How many times have you asked yourself, “Do I really need a will?” Or how many times have you said to yourself, “I know I need to get a will, but I’ll do it another time.” For most people, all they need are basic estate planning documents: A will, a financial power of attorney and an advanced directive for health care (more commonly known as a living will). And those basic estate planning documents should not be expensive.
Generally, if you die without a will and have one child and are married, your surviving spouse only receives 1/2 of the assets in your name when you die. Your child gets the other 1/2. Generally, If you die without a will and have two (or more) children and are married, your surviving spouse only receives 1/3 of the assets in your name when you die. Your two children (or more) get the other 2/3. If you and your spouse die without a will you will not have a say in who will be the guardian of your children (the person who cares for your minor child’s well-being) or conservator of your children (the person who will handle the child’s finances). If you die without a will it could result in significant estate tax liability that could cost your surviving spouse or children a significant portion of their inheritance. If you die without a will you will not be able to donate a portion of your assets to a church, synagogue or charity of your choice.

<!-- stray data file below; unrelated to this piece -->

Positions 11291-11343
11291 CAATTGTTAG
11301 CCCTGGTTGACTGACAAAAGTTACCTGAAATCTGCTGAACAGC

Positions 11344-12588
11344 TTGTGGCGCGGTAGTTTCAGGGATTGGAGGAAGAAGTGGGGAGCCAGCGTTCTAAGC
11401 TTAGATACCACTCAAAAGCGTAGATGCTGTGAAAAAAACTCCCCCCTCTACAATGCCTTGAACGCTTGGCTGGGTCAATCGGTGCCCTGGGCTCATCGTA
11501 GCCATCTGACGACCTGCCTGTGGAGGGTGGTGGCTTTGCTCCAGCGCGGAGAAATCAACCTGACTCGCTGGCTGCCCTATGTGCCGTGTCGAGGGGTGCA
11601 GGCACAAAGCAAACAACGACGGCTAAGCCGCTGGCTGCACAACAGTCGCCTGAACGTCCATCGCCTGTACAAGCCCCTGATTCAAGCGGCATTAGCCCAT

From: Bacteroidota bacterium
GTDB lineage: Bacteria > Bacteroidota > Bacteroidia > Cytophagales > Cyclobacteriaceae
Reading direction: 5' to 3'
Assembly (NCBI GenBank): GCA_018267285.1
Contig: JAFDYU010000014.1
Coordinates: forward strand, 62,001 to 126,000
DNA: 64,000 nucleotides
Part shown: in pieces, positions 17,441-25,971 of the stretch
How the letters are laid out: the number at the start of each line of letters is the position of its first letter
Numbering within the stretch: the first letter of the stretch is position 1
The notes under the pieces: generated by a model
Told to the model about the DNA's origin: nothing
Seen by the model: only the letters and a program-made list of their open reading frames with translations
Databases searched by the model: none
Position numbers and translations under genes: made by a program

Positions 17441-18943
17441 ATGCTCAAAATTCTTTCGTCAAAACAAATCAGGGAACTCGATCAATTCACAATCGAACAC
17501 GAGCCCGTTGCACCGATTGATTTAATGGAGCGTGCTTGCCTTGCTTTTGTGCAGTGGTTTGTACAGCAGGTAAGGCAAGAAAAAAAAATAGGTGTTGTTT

If you die without a will, the assets that are left to your minor children cannot just be transferred or used by your surviving spouse; your surviving spouse must seek a conservatorship over the children’s assets and is required to report to the court on an annual basis (the money cannot be used for the mortgage, car payments, utilities, etc.). If you die without a financial power of attorney (giving someone the right to handle your financial affairs when you cannot) and advanced directive for health care (giving someone the right to make decisions about your heath when you cannot), someone may have to get a guardianship and conservatorship to care for you – yes this applies to everyone.
If you are reading this article then it’s not too late to set up your estate plan. As I said before, estate planning (in most instances) should not be expensive. Once you execute your estate planning documents, you can check it off your list of things to do before you die.
If you would like to discuss preparing your estate plan (at no cost), please contact me at
(912) 484-1996 or firstname.lastname@example.org